• Fergie tried something different with her national anthem at the NBA All-Star Game, and not everybody was cheering. The Black Eyed Peas singer's slow, bluesy rendition of 'The Star-Spangled Banner' on Sunday night wasn't particularly well received at Staples Center or on social media before the 67th edition of the NBA's annual showcase. A low chuckle rumbled through the sold-out arena after Fergie finished the first line of the song with a throaty growl on 'the dawn's early light.' Fans throughout the star-studded crowd reacted with varying levels of bemusement and enthusiasm while her languid, 2 ½-minute version of the song continued. Although Fergie was on pitch, her tempo, musical accompaniment and sexy delivery were not exactly typical for a sporting event or a patriotic song. Golden State All-Star Draymond Green captured the mood — and became an instant GIF — when he was shown open-mouthed on the scoreboard and the television broadcast in apparent confusion over the unique vocal stylings. Green then chuckled to himself after realizing he was on TV. After a forceful finish, Fergie finally got big cheers when she shouted, 'Let's play some basketball!' The Grammy Award-winning singer, born Stacy Ann Ferguson, is from nearby Hacienda Heights, California. Famed basketball commentator Charles Barkley joked that he 'needed a cigarette' after Fergie's performance during the TNT halftime show. Former Lakers star Shaquille O'Neal leaped to Fergie's defense, saying: 'Fergie, I love you. It was different. It was sexy. I liked it. Leave her alone.' Others on social media weren't as kind, with criticism of the performance outpacing the positive reviews. The Forum in nearby Inglewood, California, was the site of arguably the most famous national anthem in sports history during another NBA All-Star Game 35 years ago. Marvin Gaye's touching rhythm-and-blues version of 'The Star-Spangled Banner' at the 1983 game was initially criticized, but has since gained widespread acceptance as a groundbreaking musical performance. Instead, Fergie is more likely to join the long list of curious versions of the anthem, even though she showed far more impressive vocal chops than the likes of Roseanne Barr or Carl Lewis. ___ More AP basketball: www.apnews.com/tags/NBAbasketball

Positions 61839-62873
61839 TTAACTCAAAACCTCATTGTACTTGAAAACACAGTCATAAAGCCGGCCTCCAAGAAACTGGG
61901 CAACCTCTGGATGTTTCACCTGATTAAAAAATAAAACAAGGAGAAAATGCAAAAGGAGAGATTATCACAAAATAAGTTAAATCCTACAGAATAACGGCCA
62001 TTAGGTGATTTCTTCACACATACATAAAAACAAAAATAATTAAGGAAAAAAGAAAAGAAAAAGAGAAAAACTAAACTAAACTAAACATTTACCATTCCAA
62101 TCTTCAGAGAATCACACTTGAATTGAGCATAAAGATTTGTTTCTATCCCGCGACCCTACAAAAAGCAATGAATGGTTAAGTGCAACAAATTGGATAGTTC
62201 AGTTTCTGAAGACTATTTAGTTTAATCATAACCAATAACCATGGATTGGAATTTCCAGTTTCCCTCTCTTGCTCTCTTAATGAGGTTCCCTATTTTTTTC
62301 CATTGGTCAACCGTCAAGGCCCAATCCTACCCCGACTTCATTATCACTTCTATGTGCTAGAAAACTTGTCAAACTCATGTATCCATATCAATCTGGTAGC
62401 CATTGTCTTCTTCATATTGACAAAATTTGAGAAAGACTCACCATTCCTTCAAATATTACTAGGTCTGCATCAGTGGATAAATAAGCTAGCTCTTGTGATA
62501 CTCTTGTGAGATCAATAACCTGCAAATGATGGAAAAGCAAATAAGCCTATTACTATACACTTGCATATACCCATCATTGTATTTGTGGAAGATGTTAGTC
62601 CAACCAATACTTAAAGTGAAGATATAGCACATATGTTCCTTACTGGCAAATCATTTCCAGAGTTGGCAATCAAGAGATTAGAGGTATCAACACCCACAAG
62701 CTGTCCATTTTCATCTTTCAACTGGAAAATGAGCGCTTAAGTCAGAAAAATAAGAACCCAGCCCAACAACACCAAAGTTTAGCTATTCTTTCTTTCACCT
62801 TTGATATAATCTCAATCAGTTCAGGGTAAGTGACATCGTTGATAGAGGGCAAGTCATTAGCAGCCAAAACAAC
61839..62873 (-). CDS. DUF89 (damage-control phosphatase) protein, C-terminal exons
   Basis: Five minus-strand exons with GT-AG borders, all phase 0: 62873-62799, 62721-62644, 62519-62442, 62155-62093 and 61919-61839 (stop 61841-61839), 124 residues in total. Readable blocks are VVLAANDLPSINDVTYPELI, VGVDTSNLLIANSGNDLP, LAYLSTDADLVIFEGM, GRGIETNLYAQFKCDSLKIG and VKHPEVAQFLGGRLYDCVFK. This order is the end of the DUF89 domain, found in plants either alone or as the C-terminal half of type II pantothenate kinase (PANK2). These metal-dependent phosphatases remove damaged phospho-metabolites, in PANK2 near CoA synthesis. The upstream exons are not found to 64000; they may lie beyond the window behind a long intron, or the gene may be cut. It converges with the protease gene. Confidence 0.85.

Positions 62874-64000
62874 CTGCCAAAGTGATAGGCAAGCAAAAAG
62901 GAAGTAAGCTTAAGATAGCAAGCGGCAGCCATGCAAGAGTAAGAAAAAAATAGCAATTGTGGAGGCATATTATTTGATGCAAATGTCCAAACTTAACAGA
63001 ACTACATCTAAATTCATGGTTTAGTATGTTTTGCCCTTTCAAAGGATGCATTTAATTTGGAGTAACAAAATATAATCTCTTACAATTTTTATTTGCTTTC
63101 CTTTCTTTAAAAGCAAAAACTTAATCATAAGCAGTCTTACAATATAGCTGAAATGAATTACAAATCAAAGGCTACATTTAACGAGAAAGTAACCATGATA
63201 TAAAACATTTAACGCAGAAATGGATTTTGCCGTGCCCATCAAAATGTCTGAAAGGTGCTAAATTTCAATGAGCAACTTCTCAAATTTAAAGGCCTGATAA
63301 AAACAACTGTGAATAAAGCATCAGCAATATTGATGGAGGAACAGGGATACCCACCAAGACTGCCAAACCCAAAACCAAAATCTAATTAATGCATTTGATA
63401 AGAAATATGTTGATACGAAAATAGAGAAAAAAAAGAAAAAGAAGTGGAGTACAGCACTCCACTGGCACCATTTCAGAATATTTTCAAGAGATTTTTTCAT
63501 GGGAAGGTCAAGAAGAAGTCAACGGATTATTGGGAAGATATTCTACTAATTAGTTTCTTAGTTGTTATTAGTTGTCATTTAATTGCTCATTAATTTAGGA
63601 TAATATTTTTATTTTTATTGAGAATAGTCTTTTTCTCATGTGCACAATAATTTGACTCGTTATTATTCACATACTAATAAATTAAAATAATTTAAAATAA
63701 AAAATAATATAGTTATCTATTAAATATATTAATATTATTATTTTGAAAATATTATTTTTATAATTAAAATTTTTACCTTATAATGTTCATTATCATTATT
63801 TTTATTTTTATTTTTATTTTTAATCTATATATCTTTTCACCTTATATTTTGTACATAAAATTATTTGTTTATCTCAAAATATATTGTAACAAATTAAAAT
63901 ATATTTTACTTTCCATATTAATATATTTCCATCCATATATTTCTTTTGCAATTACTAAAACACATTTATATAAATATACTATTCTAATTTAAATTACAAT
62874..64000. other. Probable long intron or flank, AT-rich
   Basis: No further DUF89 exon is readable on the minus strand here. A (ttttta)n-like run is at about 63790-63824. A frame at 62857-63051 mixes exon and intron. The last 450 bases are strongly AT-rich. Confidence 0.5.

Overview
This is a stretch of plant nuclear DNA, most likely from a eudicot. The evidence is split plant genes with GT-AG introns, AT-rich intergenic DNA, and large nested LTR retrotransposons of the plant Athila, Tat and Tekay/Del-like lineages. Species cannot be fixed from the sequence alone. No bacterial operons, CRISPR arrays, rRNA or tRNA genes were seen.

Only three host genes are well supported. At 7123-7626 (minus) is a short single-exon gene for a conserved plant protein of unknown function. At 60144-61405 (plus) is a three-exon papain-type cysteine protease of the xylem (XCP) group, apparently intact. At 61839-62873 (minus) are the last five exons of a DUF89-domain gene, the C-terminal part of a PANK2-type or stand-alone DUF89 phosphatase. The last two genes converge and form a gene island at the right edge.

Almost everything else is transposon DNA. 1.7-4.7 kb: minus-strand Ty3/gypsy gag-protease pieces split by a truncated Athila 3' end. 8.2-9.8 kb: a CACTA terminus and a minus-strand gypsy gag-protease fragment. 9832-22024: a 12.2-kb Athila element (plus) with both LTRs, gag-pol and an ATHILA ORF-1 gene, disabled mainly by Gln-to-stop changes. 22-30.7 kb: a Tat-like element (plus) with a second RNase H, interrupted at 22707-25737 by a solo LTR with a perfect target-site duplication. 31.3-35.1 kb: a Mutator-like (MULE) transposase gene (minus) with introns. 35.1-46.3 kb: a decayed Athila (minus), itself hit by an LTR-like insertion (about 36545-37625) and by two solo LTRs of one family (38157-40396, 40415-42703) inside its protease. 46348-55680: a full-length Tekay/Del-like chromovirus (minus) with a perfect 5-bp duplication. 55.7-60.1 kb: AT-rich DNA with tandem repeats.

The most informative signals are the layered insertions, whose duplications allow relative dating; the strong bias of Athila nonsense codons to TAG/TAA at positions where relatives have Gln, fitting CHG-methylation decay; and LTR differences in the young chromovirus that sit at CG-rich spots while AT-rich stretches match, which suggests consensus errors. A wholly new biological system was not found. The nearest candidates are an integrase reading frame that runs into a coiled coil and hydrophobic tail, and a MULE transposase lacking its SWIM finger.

• Grammy award-winning recording artist Fergie was tasked with the pre-game national anthem for the NBA All-Star Game on Sunday night. On paper, that sounds like a great choice, but many viewers thought it could have gone better. >> Click here to watch >> Pink nails national anthem at Super Bowl LII, spits out throat lozenge beforehand Critics pointed out that Fergie’s voice was oddly erratic during the anthem. One sequence even led Warriors forward Draymond Green to burst out in laughter after Fergie strung together the vocal performance. >> See the moment here Here's what social media users were saying:  >> Read more trending news  Obviously, not every anthem is going to be perfect; not everyone can just bust out a Whitney Houston-type of anthem at will. If you need to refresh your ears, here’s Whitney: – The Cox Media Group National Content Desk contributed to this report.